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I have the X 73 and have not experienced this issue. OS 2.3.1 is working pretty much flawlessly. I'm wondering if there was a glitch during the update process. It's always a nerve-wracking moment for me and so I make sure that the computer I'm using is plugged in and not using battery power, and that I'm not using any other app at the time.

 

One way or another I think you're going to have to try again. I'm attaching OS 2.2.0 and if you go back a few pages to https://forums.musicplayer.com/topic/180089-new-studiologic-numa-x-piano/?do=findComment&comment=2974323 you'll find OS 2.1.1 that someone uploaded after a request from me as I worked through a few minor issues.

 

One other thing, in case you haven't found it yet, to change to the Vintage grand you simply press the piano button and scroll through the options until you find it. IIRC it's quite a way down the list.

 

Good luck!

X-PIANO_FW_UPDATE_2.2.0.bin

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5 hours ago, StickMan393 said:

Help! I updated to firmware 2.3.1. yesterday.
Now the Numa X is misbehaving. Without any pattern that I can discern, zones are not responding to the keyboard. On P01, Zone 1 responds, which means I can hear the piano okay. But if I enable Zones 2-4, they don't respond. If I mute Zone 1, I hear nothing.

 

If I switch to P14 for example, I don't hear anything except Zone 3 (the bass+ride cymbal). All other zones are non-audible, whether muted or not.

 

It seems to be random which zone (if any!) will play back for any given Performance, but seems consistent between Performances, if that makes sense.

 

I've tried shutting down and powering up, no difference. Some zones just don't play. I have not tried involving MIDI zones or remote keyboards or anything at this point - just trying to play internal sounds. I don't believe this was a problem with the 2.0.0 firmware, I would have noticed it immediately.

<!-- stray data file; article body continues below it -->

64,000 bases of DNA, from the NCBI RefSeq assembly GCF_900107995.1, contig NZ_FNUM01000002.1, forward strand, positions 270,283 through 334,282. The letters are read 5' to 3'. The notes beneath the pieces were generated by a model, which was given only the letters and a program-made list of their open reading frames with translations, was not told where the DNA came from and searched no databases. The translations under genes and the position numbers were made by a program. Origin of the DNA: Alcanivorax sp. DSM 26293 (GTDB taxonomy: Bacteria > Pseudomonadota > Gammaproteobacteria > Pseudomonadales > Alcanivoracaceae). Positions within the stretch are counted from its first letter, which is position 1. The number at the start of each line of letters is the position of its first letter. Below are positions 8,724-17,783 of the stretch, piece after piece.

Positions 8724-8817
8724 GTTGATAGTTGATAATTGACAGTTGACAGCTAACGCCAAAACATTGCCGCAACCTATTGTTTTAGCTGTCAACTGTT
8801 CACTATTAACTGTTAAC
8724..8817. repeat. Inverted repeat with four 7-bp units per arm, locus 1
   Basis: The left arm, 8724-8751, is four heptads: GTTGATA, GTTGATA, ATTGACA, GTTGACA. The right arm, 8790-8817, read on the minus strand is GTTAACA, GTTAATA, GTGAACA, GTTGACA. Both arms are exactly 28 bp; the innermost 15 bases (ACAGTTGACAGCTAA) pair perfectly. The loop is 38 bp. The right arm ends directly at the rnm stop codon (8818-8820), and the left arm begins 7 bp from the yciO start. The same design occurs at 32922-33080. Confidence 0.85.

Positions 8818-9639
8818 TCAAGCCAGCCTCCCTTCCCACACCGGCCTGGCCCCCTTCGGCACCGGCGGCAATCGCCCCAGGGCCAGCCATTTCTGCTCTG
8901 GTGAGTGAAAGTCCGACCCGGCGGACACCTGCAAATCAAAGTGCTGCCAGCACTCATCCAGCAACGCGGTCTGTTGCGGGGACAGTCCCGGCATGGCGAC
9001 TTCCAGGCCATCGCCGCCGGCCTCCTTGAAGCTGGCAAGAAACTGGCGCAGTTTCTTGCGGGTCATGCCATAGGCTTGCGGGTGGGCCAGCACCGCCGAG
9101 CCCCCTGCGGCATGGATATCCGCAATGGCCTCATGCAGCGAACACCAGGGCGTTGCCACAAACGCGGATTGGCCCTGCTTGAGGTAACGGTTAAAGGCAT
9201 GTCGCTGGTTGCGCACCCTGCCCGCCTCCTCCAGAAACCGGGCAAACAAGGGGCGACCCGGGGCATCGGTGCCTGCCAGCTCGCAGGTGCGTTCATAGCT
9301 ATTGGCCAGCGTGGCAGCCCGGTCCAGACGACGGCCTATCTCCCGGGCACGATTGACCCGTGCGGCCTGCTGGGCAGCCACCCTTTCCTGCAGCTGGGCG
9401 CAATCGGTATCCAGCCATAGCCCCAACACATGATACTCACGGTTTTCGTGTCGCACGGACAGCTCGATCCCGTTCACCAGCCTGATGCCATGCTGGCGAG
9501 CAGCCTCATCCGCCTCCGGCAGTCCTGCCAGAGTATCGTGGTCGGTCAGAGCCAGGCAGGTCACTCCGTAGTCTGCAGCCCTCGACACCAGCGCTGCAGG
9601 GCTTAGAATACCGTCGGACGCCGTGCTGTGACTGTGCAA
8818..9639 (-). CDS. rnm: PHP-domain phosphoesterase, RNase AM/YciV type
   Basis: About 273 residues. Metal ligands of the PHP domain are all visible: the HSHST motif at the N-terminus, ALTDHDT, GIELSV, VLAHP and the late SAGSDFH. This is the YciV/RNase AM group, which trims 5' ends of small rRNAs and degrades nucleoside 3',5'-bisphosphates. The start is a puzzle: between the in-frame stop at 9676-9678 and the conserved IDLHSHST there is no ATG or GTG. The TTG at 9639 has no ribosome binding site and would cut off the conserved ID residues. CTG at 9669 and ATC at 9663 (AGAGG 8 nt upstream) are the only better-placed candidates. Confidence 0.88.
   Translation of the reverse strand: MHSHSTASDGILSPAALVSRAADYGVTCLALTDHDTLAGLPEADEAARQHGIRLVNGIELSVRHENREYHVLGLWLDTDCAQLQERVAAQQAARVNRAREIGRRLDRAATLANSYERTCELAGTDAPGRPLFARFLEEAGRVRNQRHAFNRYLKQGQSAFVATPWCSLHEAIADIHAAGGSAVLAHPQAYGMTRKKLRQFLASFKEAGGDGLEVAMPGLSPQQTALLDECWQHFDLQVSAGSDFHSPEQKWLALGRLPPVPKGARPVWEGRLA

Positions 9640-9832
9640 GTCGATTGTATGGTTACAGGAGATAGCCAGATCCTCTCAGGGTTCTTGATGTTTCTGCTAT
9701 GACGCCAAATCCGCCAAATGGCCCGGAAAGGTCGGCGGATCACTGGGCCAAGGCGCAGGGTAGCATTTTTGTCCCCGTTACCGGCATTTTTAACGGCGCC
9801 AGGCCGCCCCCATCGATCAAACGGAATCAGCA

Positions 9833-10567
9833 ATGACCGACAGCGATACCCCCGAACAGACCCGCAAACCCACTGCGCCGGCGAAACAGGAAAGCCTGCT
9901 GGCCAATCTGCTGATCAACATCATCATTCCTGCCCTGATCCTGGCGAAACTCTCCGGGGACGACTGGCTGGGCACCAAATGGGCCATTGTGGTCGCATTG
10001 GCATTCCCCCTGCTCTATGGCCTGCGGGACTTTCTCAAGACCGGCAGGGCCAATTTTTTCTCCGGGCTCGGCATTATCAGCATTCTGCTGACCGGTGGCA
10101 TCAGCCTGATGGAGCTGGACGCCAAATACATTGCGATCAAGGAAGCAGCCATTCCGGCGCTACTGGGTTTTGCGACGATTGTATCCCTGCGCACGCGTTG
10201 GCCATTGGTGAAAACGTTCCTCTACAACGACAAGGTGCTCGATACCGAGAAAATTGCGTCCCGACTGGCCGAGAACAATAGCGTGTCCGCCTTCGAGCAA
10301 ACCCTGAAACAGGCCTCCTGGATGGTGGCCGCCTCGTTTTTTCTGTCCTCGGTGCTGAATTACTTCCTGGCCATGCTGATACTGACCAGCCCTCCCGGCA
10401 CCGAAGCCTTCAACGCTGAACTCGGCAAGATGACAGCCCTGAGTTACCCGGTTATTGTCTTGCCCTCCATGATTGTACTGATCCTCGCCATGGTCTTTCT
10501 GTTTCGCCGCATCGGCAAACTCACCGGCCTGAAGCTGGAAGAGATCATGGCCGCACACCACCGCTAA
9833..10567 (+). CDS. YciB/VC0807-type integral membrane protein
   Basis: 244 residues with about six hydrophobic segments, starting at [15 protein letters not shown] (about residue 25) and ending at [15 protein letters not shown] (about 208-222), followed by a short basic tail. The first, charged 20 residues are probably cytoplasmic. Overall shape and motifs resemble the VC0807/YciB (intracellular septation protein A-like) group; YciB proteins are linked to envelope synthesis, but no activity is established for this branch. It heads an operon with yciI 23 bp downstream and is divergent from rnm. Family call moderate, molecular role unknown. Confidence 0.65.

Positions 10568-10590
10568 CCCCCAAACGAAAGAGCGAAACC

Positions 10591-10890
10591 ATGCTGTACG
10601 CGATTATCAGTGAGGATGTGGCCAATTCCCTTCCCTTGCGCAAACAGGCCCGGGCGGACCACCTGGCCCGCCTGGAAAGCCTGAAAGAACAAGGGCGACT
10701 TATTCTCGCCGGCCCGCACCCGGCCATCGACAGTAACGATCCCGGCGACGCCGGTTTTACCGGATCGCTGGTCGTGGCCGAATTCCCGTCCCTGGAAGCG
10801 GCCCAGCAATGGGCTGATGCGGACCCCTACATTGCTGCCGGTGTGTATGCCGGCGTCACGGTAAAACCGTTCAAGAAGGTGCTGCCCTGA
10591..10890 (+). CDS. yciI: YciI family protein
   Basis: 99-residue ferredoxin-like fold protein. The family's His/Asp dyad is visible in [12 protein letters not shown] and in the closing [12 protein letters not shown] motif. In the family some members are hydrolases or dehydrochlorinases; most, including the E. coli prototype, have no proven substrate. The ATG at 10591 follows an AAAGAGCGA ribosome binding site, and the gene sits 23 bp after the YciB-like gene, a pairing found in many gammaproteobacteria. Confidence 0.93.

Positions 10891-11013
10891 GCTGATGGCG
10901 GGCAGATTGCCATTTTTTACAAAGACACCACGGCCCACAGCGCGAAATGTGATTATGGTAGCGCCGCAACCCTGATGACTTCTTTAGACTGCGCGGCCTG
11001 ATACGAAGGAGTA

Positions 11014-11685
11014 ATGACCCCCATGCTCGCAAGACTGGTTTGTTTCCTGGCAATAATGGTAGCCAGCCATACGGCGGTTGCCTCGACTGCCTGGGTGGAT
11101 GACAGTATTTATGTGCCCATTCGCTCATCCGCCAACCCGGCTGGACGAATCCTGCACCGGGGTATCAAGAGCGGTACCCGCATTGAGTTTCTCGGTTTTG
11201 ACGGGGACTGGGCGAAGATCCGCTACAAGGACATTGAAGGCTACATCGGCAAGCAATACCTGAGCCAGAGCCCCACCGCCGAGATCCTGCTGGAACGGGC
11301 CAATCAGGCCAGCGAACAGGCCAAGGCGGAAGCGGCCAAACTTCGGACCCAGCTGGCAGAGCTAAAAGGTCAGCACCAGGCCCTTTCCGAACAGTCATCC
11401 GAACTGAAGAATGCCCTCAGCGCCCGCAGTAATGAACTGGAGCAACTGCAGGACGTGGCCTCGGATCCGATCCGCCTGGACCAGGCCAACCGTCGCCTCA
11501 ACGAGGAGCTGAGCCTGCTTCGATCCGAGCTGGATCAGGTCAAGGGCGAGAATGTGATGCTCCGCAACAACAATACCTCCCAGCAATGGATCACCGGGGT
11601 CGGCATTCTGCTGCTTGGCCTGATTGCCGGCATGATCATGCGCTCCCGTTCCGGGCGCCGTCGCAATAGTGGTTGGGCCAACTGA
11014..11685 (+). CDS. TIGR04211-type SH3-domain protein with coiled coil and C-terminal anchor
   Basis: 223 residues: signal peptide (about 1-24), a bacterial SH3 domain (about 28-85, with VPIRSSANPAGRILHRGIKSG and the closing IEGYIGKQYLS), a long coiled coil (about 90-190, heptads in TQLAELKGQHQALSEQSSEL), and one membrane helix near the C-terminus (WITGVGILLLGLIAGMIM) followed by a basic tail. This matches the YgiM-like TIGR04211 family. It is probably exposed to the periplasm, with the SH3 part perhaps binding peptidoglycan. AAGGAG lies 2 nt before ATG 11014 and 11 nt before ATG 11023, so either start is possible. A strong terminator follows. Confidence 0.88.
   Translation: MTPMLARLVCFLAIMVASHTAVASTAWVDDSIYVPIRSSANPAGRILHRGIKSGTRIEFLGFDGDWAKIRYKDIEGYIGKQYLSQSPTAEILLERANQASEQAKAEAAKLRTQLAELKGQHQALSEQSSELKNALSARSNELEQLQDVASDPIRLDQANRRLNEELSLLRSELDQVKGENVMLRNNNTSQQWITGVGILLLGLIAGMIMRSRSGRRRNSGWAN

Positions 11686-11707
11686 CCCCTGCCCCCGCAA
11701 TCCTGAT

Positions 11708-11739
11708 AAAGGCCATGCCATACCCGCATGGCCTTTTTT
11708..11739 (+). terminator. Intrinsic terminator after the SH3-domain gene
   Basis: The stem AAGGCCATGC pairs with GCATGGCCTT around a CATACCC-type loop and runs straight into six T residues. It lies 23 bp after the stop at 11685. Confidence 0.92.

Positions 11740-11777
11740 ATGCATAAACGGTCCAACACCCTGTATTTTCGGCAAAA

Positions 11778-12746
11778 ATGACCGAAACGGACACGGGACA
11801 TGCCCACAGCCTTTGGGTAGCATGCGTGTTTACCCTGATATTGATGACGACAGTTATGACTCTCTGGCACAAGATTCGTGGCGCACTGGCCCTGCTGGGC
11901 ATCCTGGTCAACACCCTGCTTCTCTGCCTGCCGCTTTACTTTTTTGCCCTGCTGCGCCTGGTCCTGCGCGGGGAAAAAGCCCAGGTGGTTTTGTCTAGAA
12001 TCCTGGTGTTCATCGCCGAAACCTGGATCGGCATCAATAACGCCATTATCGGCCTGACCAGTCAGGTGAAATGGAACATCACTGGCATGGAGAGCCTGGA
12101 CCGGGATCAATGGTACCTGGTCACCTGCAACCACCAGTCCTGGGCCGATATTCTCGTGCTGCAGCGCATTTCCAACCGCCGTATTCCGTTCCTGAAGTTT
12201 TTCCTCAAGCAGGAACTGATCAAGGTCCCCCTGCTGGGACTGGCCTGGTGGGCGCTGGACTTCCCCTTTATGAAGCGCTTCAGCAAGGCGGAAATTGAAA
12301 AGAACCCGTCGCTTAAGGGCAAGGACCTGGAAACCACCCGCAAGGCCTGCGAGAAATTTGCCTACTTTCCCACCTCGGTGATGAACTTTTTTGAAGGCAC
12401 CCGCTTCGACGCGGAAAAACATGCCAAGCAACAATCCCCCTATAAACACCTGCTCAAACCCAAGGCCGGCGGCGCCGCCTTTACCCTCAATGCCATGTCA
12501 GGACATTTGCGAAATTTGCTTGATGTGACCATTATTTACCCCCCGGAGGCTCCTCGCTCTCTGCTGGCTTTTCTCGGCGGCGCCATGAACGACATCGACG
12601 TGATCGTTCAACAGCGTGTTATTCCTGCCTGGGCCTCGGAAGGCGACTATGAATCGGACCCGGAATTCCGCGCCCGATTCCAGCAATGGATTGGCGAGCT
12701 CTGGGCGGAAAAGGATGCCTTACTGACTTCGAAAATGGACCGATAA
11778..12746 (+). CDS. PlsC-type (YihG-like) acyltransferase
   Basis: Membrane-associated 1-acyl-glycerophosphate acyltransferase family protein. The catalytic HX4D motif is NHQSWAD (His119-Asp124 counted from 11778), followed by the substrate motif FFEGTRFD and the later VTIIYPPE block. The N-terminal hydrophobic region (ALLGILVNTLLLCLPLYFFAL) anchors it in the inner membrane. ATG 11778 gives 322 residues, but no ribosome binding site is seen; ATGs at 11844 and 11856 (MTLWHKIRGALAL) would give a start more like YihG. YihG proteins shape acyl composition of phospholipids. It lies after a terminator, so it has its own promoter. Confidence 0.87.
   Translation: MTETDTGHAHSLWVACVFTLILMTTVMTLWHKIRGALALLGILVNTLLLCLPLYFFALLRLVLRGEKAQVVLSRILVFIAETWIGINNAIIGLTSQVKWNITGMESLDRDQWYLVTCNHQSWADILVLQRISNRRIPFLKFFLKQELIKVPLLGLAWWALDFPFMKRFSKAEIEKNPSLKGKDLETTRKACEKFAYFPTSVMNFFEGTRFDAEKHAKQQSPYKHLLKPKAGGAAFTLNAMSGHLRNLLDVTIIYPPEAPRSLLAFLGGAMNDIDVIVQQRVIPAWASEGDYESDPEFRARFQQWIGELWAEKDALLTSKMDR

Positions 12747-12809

I am tempted to downgrade the firmware back to 2.0.0 and see if I can get the old behavior back.

 

Has anyone experienced this? I don't recall reading about this earlier in the thread; but I may have missed it.

I did the update the other day, and it appeared to complete too quickly. It said it was done, so I rebooted and the keys weren't responding at all. In the end, I just ran the same updater again, it took way longer to complete. Once I rebooted, all was well. It sounds to me that you have to be careful the updater completes properly.

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The companions I can't live without: Kawai Acoustic Grand, Yamaha MontageM8x, Studiologic Numa Piano X GT,
Other important stuff: Novation Summit, NI Komplete Ultimate 14 CE, Omnisphere, EW Hollywood Orchestra Opus, Spitfire Symphony, Pianoteq 8 Pro, Roland RD88.

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I will follow up with tech support, thanks guys, especially if the next few steps bring no joy.

 

To bring you up to speed: Last night I did a factory reset - it doesn't roll back to 2.0.0, it stays at 2.3.1, but after the factory reset, initially the zones worked as expected - yay! But then a few seconds later they dropped back to the "faulty" behavior, in mid performance. Ouch.

 

I did think about re-applying the firmware update, although when I did it before, it did take a long time (as warned in the release notes) and seemed to complete without issues.

 

I will try the 2.2.0 firmware (thank you VoxPops!) and see how it goes.

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Downgrading to 2.2.0 succeeded; no indication that there was an error.

After a factory reset, followed by a power-down,power-on:

  • P01 : Zone 2 will not sound (regardless of zone mute status) (Zones 1,3,4 seem ok)
  • P02: Same as P01
  • P03: Zones 2,3 will not sound (regardless of mute status)
  • P04: Only Zone 4 will play back (I set it to ClassicGtr), the other Zones are silent regardless of muted state
  • P05: Only Zone 2 and 4 will play back
  • P06: Z1,3,4 ok, Z2 will not play back
  • ...etc

Ok, I'll report back after hearing from support. Thanks for listening.

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3 hours ago, StickMan393 said:

 

Alas, the Numa X and I could not work out our differences; I have returned the unit.

 

 

Sounds like you got a lemon. I have had mine since they came out, updated the OS regularly, and never experienced the issues you did.  

'55 and '59 B3's; Leslies 147, 122, 21H; MODX 7+; NUMA Piano X 88; Motif XS7; Mellotrons M300 and M400’s; Wurlitzer 206; Gibson G101; Vox Continental; Mojo 61; Launchkey 88 Mk III; Korg Module; B3X; Model D6; Moog Model D

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I just sent a bug report to Studiologic that included the following:

 

Quote